Photos by Ken Nakagaki
Students and faculty from seven UChicago CS research groups participated in the Robot Block Party, an event organized at the Museum of Science & Industry for National Robotics Week. On April 8th and 9th, more than 30 people from UChicago CS programs set up in the museum’s rotunda and exhibited interactive demos covering an assortment of computational topics, from robots and AI to smart devices and data privacy.
Museum visitors got the chance to play games with Vector, the robot used by assistant professor Sarah Sebo in her Human-Robot Interaction Lab, or view the tiny HERMITS robots and mechanical shells created by assistant professor Ken Nakagaki.
“It was especially fun to connect with the broader community about our human-robot interaction research,” Sebo said. “Children and families were able to learn about how social features, such as eyes, help people identify a robot is asking for help and how robots can help two strangers strike up a meaningful conversation.”
Prof. Nick Feamster’s NOISE Lab presented research on privacy issues with “connected” home devices, while SUPERgroup, directed by assistant professor Blase Ur, presented an AI-driven speech-modulating mask created in collaboration with students from the School of the Art Institute of Chicago.
The Chicago Human+AI (CHAI) Lab of assistant professor Chenhao Tan asked volunteers to classify images of animals to help train a computer vision model, while students from AIRLab, led by assistant professor Marshini Chetty, created a board game activity where children guessed who had access to the data collected by educational technologies used in school.
“It started a lot of really interesting conversations,” said fourth-year undergraduate CS/Math major Amy Morrill, “For the kids, they would debate amongst themselves about where they should put different types of data. Then the parents were able to have more in-depth conversations with us after the fact about our research and our findings that educational technologies have a lot of data about kids and aren’t necessarily that secure.”
The demo was useful for the researchers as well, who got practice in communicating their findings to the general public and learned about data privacy knowledge gaps to study in future projects.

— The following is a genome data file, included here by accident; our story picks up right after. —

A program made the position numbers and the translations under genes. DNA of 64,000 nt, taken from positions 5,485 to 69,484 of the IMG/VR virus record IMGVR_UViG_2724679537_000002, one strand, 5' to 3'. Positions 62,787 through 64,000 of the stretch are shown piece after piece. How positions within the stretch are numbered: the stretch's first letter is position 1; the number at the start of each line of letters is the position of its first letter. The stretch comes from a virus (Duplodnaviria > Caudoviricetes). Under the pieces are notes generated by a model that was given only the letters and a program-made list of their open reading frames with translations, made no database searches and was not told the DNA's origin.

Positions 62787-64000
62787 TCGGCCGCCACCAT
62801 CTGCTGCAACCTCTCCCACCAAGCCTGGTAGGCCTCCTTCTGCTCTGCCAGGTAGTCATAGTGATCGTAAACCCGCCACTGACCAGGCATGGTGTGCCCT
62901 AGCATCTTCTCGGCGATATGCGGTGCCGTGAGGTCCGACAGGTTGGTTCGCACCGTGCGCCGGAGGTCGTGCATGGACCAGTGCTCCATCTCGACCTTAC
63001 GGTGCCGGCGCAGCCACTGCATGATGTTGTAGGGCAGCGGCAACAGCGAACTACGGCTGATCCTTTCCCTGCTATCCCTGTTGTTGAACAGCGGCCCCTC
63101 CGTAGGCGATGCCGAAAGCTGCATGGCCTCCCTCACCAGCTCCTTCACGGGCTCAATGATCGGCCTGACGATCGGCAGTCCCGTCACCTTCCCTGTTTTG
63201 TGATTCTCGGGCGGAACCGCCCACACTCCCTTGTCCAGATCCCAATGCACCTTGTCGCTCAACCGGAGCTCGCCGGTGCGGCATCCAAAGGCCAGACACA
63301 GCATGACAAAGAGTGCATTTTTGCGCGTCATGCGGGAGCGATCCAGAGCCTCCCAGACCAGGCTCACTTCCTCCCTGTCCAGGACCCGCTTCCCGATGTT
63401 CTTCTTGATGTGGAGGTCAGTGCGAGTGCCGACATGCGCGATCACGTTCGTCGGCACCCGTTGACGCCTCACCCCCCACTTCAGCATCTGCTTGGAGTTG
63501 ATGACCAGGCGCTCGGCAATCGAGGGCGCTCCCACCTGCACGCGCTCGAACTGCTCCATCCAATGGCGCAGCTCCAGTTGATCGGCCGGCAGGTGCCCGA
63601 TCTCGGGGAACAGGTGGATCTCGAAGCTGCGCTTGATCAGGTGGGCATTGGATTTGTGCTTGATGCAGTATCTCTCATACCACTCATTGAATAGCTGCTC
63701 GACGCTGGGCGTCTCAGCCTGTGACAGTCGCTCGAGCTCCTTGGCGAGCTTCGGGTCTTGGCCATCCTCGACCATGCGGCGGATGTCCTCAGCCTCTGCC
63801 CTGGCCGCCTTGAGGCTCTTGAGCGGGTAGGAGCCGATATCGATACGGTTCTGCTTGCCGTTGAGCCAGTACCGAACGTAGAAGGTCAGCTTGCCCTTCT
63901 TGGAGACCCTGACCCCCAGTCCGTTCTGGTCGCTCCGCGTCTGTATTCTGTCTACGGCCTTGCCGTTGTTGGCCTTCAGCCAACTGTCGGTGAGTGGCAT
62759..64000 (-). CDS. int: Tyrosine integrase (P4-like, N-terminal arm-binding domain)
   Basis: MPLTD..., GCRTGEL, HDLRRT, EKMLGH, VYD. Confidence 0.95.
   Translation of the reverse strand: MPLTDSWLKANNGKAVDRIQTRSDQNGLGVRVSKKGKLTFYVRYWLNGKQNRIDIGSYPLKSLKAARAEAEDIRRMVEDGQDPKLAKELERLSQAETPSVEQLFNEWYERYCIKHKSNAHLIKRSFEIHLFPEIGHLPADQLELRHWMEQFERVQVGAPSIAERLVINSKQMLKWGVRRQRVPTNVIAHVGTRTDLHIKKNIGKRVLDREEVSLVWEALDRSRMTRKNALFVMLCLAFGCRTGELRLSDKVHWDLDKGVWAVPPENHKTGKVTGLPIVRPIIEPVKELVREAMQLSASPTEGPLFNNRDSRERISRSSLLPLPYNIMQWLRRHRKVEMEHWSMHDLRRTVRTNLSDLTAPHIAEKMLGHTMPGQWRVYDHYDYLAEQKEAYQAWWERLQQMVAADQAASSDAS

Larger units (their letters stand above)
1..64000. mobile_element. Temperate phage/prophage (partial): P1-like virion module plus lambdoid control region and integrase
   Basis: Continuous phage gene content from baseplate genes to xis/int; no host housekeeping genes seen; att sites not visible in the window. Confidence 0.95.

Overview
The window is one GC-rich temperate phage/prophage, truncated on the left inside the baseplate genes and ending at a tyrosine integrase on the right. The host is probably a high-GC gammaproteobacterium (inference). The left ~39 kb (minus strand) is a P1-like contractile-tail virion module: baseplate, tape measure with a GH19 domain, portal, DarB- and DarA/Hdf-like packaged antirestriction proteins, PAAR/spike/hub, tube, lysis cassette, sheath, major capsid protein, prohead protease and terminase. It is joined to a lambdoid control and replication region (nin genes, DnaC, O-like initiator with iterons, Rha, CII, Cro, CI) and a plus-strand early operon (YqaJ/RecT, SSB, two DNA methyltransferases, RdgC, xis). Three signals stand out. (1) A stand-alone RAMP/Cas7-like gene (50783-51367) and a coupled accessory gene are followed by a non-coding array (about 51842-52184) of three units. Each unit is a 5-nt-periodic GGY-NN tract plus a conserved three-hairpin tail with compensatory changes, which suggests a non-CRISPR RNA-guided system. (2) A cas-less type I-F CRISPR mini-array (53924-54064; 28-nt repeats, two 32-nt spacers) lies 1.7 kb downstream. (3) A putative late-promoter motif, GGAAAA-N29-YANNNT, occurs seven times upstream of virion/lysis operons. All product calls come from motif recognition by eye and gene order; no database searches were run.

“We work with children’s data and issues surrounding children and their parents, so this was the perfect opportunity for us to directly communicate with people who are affected by our findings,” said Jake Chanenson, a first-year PhD student.
Members of Nakagaki’s Actuated Experience Lab (AxLab) showed early prototypes of their research projects — work so new we can’t show it here. But observing how other members of the local robotics community (the event also featured booths from Northwestern, IIT, and TTIC) and non-scientists interact with their inventions can help the students return to the lab and refine those features, Nakagaki said.
“They are able to show their work-in-progress research, and that’s a really great opportunity,” he said. ”Essentially, we design devices that interact with people, so it’s really important for us to exhibit and showcase these earlier prototypes,and get feedback that helps us determine which directions work better or not. So it was a really cool opportunity for us.”
The Robot Block Party event was co-organized by Voula Saridakis, MSI Curator of Collections, and Kathleen McCarthy, MSI Director of Collections and Head Curator. UChicago CS participation was organized by Randall Landsberg, Education Outreach Director for the department and EPiQC.
Participating faculty and students included:
Jake Chanenson, PhD student
Amy Morrill, undergraduate student
Nick Feamster/NOISE Lab
Shinan Liu, PhD student
Ken Nakagaki/AxLab (Actuated Experience Lab)
Togay Atmaca, undergraduate student
Rohan Deme, undergraduate student
Jiatong (Logen) Lee, undergraduate student
Ting-Han (Timmy) Lin, undergraduate student
Tianle Liu, masters student
Aditya Retnanto, masters student
Jihui (Todd) Tan, undergraduate student
Diogo Viveiros, undergraduate student
David Wu, undergraduate student
Sarah Sebo/Human Robot Interaction Lab
Efraim Dahl, undergraduate student
Ting-Han Lin , undergraduate student
Stephanie Kim, undergraduate student
Spencer Ng, undergraduate student
Valerie Zhao, PhD student
Chenhao Tan/Chicago Human+AI (CHAI) Lab
Han Liu PhD student
Harry Tian, PhD student
Kevin Bryson, PhD student
Tom Gal, MFA student, SAIC
Emma Peterson, PhD student
Valerie Zhao, PhD student